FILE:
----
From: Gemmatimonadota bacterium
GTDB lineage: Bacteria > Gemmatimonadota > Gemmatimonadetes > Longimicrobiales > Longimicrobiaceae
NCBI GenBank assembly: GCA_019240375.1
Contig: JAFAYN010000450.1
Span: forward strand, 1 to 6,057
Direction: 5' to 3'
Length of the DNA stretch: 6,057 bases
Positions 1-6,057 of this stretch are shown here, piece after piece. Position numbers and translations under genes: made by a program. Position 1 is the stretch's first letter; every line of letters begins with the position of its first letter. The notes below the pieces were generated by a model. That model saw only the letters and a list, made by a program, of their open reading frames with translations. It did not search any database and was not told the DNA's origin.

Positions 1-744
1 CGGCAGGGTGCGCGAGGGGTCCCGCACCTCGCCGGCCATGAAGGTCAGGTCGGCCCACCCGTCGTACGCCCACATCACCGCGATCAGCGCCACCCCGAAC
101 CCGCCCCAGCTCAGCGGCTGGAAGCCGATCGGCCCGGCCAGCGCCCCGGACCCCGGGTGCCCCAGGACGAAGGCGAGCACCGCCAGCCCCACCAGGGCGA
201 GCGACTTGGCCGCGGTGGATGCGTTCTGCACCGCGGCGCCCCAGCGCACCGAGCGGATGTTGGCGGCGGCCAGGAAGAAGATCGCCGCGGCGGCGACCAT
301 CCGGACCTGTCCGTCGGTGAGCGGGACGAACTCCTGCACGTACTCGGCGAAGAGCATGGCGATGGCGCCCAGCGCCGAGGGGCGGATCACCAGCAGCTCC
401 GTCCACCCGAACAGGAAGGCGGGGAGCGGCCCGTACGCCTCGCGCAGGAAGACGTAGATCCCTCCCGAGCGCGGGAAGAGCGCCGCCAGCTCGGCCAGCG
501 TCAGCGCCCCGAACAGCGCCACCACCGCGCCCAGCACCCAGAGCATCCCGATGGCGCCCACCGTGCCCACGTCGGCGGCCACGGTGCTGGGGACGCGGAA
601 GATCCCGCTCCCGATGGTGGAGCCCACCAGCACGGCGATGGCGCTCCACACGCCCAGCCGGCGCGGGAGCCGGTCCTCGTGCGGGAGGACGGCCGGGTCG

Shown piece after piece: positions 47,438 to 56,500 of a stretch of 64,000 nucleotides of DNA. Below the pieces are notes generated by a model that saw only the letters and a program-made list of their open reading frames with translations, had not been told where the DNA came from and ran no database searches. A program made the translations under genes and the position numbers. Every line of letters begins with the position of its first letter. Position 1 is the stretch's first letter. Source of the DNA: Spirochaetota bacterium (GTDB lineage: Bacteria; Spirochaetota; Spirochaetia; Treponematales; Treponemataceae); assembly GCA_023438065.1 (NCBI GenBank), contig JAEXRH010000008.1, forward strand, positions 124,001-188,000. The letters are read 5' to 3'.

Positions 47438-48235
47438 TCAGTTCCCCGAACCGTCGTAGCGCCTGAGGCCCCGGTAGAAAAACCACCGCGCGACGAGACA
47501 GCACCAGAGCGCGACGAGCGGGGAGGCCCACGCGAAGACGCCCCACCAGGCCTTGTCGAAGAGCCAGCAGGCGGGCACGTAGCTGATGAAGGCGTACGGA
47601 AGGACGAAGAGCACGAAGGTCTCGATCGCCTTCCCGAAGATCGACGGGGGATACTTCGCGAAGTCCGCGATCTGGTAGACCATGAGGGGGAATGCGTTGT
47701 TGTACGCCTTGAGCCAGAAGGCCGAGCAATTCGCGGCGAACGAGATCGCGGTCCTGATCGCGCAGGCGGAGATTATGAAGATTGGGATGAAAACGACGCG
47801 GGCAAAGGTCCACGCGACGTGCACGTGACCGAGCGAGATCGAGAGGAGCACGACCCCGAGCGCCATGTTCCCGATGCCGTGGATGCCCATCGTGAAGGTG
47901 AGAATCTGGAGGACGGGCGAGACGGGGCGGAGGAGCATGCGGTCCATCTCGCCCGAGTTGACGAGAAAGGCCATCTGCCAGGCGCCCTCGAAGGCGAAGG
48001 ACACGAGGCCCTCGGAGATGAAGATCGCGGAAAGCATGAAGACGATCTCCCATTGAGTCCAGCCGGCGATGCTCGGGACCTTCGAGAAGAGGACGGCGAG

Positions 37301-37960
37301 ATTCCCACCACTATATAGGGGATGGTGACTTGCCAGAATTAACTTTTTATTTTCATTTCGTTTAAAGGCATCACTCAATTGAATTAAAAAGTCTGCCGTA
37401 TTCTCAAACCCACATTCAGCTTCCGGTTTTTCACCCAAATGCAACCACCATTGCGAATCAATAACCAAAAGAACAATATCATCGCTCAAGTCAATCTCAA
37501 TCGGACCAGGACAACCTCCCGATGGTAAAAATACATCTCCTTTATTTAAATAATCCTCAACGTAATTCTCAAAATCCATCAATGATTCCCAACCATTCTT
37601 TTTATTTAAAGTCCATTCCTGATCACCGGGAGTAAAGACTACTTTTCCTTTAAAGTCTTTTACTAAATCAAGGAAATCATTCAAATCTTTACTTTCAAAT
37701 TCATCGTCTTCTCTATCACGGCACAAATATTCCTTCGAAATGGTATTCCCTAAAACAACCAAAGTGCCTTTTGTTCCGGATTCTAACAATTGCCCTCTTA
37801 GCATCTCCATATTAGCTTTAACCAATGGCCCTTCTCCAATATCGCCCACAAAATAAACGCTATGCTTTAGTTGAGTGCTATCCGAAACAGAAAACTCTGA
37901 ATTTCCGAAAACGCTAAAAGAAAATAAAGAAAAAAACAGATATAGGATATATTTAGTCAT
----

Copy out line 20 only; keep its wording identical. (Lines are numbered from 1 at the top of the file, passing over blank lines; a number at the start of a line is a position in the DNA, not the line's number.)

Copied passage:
47501 GCACCAGAGCGCGACGAGCGGGGAGGCCCACGCGAAGACGCCCCACCAGGCCTTGTCGAAGAGCCAGCAGGCGGGCACGTAGCTGATGAAGGCGTACGGA